The great ice age floods that shaped the Inland Northwest also are shaping the new playground on the North Bank of Riverfront Park.
The Spokane Park Board is expected to finalize plans rebuilding portions of Riverfront Park north of the Spokane River in the next few weeks. Construction will start this fall.
The North Bank will be a new “front door” to Riverfront Park, said Garrett Jones, acting director of Spokane’s park department. Plans call for it to be the home of a large playground with ice age floods as the theme.
The theme of ice age flooding purports to tell the story of how the “Pacific Northwest was formed, and is an important component of our Nation’s natural and geologic history,” according the 2014 playground pre-design study.
Some playground features will help children learn about nature and geology, like a stream that teaches about currents and damming.
A climbing wall, rope suspension bridge, large rocks that children can climb, a splash pad, and a 30-foot tall climbing tower with tube slides, would be play elements in the park.
Many features are aimed at toddlers and young children, and water features also are planned, Jones said.
Rubber surfacing and artificial turf will help the playground be more accessible to people who have disabilities, Jones added.
“This isn’t just your traditional square playground,” Jones said. “It’s going to be a combination between natural and man-made play elements.”
City officials are developing plans for park features with the federal American with Disabilities Act in mind “so that all of our citizens can use them,” said Jennifer Ogden, Spokane Park board member.
The design team is considering bringing back one of the original Expo ’74 sculptures, so-called “dinosaur bone,” Jones said.
The sculpture is an untitled piece by Charles W. Smith, a University of Washington professor, who died in 2009.
The sculpture was removed in 2014, just before the Riverfront Park redevelopment bond went to voters.
The large concrete piece was considered a danger to children who climbed it, said former Park Director Leroy Eadie, in a Spokesman-Review article at the time. Smith said at the time he made it that the sculpture was meant to be climbed.
If the sculpture is brought back, it would be as an art feature likely in a landscaped bed, Jones said.
The sculptor’s son, Owen Smith, thinks the idea of reinstalling the sculpture is “wonderful.”
“I know my dad would be very pleased and supportive of that,” Smith said. “As with any artist, he made his work to be seen and enjoyed by the public.”
The sculpture has a lot of visual references that look somewhat animal, skeletal, and bonelike. It would be a good fit, Smith said.
“Those kinds of historical and nostalgic pieces are fun to bring back,” said Ogden, who likened the idea to her own excitement when the Expo ’74 butterflies were reinstalled in the park this spring.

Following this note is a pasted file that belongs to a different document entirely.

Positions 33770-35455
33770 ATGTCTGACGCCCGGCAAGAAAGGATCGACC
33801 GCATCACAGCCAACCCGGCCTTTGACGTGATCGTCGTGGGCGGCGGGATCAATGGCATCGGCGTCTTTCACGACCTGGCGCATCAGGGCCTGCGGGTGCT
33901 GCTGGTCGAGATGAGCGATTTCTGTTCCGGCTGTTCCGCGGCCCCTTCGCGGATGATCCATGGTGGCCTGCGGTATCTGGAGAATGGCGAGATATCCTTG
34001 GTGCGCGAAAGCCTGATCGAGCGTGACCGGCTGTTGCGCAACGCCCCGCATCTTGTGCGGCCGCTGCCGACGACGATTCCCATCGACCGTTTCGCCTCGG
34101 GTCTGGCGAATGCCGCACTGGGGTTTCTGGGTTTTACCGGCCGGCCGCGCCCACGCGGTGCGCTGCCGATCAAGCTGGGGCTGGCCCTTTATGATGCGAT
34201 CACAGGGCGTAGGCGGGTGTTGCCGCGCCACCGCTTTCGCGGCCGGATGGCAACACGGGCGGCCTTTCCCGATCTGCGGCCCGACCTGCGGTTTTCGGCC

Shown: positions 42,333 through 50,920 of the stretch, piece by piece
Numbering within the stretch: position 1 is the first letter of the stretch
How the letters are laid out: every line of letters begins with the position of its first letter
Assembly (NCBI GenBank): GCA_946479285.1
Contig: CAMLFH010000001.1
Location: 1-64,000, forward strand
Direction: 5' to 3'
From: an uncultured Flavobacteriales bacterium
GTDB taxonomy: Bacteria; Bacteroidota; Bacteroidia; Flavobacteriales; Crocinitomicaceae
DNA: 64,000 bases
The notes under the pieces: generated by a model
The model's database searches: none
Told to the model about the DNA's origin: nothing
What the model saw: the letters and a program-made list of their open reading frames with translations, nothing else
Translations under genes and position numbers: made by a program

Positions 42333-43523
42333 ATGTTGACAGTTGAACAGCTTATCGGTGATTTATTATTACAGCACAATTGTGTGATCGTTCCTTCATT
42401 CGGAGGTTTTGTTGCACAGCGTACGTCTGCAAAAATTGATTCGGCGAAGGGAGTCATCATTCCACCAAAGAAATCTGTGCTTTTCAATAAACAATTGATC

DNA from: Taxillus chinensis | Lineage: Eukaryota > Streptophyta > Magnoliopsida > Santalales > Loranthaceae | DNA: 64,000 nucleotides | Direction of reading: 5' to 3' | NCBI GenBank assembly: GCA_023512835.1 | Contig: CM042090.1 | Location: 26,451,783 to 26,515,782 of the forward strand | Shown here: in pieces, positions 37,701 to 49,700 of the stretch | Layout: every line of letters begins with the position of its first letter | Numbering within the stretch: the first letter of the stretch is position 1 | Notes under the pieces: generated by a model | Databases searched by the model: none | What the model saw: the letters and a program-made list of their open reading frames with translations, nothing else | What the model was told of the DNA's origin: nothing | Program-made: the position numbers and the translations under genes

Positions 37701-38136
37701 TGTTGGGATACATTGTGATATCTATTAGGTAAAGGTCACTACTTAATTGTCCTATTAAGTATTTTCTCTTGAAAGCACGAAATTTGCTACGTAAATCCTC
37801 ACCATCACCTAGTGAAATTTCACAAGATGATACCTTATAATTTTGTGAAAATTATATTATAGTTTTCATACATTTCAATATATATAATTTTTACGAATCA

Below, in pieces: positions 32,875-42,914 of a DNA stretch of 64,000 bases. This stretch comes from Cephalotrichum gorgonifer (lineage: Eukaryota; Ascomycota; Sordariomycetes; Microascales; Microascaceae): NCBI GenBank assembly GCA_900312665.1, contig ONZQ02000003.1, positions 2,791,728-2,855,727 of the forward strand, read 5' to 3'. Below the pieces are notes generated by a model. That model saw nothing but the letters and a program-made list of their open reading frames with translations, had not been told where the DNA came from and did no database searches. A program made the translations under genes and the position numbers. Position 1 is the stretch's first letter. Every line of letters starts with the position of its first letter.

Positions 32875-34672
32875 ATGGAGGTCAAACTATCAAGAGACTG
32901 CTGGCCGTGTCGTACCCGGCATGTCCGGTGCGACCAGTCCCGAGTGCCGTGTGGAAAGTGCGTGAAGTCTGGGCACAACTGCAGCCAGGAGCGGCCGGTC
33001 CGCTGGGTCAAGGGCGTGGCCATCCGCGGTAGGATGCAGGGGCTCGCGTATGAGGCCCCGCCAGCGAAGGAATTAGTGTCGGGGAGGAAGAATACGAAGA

“We are thinking of having a mammoth skull in one of the entries to the playground,” Jones said, noting that the mammoth is the Washington state fossil. The skull would be a reproduction.
The area will include a wheels park for skateboards, scooters, bikes, and other wheeled toys.
The Spokane Parks Foundation is fundraising for a signature basketball court to be used for community events or simply an after-school pick-up game. Construction won’t begin on the court until fundraising is completed.
The North Bank area will be the home of a new 8,000-square-foot maintenance and operations building for Riverfront Park. The facility will house public family restrooms for the area.
The playground and skate park will have the same hours of 5 a.m. to midnight, with security patrols, like the rest of Riverfront Park.
The area rounds out with 150 public parking stalls. The light at North River Drive and Washington Street will be updated to help with traffic flow in and out of the North Bank area, Jones said.
The North Bank has been an under-used portion of Riverfront Park, Ogden said. Rather than have “negative activity” in that area, this will turn it in to a positive feature of the park, Ogden continued.
“This will be one of the biggest transformations in the entire redevelopment project,” said Jones.
Architects from the local firm Bernardo Wills, Eastern Washington University geology professor Nigel Davie as well as a skate park designer, a playground safety inspector and other experts are working together to design the area.
“There are a lot of creative minds working on this,” said Dell Hatch, a landscape architect on the project.
To put a theme on a child’s playground of any kind is unique, Hatch said.
The ice age playground would be a regional playground as opposed to a tradition neighborhood playground, said Bill LaRue, the project manager from Bernardo Wills.
It’s an inviting idea that he expects will draw people from a larger area.
It’s a project that “allows us to let some of our creative abilities to come though,” LaRue said.
The budget for the entire North Bank area is $8.6 million. The Parks and Recreation Department received a $500,000 grant from the Washington State Recreation and Conservation Office and a $200,000 grant from the Environmental Protection Agency. Most of the rest of the money will come from the park bond approved by voters in 2014.
Final plans are taking shape for North Bank with construction bids starting in early July.
Construction on the North Bank is set to begin this fall and the area will open next summer.
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